My field is human-computer interaction (HCI).
My research seeks to scientifically understand people's interactions with computers and information,
and to improve those interactions through design and engineering,
particularly for people with disabilities.
Interaction is my major phenomena of interest—analyzing it, modeling it, and designing it
to create better user experiences. I therefore both study things and build things.
My specific research topics include:
(i) input techniques (text entry, pointing, touch, gesture, voice, gaze);
(ii) mobile and tabletop user interfaces;
(iii) human performance with computers;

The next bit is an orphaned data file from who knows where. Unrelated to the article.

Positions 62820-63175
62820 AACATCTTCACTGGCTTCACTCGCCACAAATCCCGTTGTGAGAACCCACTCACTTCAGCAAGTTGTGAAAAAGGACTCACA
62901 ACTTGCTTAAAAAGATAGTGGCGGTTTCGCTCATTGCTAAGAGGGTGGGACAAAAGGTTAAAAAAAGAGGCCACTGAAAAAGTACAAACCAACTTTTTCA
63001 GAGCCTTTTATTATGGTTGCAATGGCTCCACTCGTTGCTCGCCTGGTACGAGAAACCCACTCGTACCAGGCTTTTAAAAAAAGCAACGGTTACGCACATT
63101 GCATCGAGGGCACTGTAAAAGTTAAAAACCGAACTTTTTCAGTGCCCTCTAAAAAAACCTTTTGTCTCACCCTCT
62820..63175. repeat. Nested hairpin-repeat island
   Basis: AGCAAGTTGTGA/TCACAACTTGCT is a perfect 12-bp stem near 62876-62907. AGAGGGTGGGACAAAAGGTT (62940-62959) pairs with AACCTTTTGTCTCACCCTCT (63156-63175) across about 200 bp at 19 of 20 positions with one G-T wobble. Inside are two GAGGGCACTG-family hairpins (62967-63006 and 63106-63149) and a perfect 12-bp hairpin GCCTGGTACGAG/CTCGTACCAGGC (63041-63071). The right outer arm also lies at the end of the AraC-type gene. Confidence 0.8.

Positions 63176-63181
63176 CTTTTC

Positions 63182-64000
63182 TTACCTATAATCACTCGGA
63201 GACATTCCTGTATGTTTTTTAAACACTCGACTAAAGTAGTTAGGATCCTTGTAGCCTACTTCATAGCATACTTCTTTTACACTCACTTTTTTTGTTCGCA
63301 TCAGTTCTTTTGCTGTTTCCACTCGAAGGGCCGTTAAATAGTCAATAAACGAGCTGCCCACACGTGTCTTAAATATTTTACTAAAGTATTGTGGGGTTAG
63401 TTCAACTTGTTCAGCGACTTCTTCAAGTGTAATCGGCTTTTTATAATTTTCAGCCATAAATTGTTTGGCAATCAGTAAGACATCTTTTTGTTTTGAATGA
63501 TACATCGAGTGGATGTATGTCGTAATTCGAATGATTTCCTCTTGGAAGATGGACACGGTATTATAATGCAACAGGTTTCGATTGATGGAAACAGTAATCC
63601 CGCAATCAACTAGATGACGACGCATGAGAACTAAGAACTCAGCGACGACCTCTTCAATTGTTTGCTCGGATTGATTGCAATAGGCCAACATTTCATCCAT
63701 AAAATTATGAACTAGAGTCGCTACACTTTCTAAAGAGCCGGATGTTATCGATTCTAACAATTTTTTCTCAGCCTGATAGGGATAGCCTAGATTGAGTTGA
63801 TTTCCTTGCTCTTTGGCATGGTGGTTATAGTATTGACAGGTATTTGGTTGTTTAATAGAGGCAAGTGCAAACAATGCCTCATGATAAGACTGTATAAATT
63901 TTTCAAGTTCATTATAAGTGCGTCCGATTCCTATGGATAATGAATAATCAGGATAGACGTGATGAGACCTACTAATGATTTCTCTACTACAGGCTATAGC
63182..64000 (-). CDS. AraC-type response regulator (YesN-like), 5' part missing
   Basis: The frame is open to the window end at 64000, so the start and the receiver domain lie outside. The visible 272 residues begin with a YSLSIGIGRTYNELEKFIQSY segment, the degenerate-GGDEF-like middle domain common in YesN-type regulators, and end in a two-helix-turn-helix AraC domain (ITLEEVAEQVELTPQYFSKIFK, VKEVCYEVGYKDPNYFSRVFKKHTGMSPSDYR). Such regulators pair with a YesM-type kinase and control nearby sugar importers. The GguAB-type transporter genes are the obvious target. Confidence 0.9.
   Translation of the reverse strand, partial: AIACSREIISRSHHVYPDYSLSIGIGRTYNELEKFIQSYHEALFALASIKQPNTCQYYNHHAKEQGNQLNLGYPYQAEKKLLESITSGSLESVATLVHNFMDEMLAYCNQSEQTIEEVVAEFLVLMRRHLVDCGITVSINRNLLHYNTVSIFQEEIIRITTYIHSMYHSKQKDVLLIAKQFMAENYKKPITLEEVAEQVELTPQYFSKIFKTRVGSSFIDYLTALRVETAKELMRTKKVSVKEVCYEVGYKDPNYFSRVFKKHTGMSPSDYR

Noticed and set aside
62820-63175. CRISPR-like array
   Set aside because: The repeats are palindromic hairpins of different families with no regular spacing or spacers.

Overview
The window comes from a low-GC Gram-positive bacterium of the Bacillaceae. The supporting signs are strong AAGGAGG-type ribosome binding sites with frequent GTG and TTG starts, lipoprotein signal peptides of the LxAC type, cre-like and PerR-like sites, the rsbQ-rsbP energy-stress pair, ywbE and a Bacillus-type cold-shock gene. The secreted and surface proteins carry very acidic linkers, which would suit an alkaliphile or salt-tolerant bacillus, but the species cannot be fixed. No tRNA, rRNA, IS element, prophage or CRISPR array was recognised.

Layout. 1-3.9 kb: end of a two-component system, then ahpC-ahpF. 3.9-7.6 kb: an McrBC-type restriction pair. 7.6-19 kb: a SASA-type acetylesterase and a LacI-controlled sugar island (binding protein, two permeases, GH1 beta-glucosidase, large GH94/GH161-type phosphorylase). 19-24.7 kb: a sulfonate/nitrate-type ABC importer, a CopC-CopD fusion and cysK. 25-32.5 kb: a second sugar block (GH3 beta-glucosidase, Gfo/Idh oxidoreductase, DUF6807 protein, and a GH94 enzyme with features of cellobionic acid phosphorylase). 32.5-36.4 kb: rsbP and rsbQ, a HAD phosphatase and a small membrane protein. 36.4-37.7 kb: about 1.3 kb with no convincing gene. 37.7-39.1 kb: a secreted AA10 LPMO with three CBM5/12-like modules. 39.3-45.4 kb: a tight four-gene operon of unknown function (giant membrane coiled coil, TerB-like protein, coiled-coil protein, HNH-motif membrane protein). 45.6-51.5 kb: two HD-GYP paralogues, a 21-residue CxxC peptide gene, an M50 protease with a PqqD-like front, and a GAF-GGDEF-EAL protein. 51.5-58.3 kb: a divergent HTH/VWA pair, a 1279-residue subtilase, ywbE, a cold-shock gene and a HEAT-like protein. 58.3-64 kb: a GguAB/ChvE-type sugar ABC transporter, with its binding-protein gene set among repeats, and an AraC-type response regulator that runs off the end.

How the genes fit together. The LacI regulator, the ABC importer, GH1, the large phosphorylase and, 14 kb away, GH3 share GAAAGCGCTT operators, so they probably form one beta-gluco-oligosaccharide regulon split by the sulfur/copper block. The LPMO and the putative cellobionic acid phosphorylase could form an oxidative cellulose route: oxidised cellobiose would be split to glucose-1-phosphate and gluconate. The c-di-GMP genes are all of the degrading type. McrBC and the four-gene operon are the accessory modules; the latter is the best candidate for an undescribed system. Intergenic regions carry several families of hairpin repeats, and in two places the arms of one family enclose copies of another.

(iv) HCI research and design methods; and
(v) accessible computing.
A vision I am currently pursuing is
a design approach in which the human abilities required to operate a technology
in a given context are questioned, and systems are made operable by and adaptable to
My work has received 19 paper awards, including
7 best papers and 7 honorable mentions from the
ACM CHI conference.
Some of my notable projects are
the $-family gesture recognizers,
the end-user elicitation design method,
the Slide Rule design for accessible touchscreen gestures,
ARTool for nonparametric factorial statistical analyses,
and the EdgeWrite text entry system.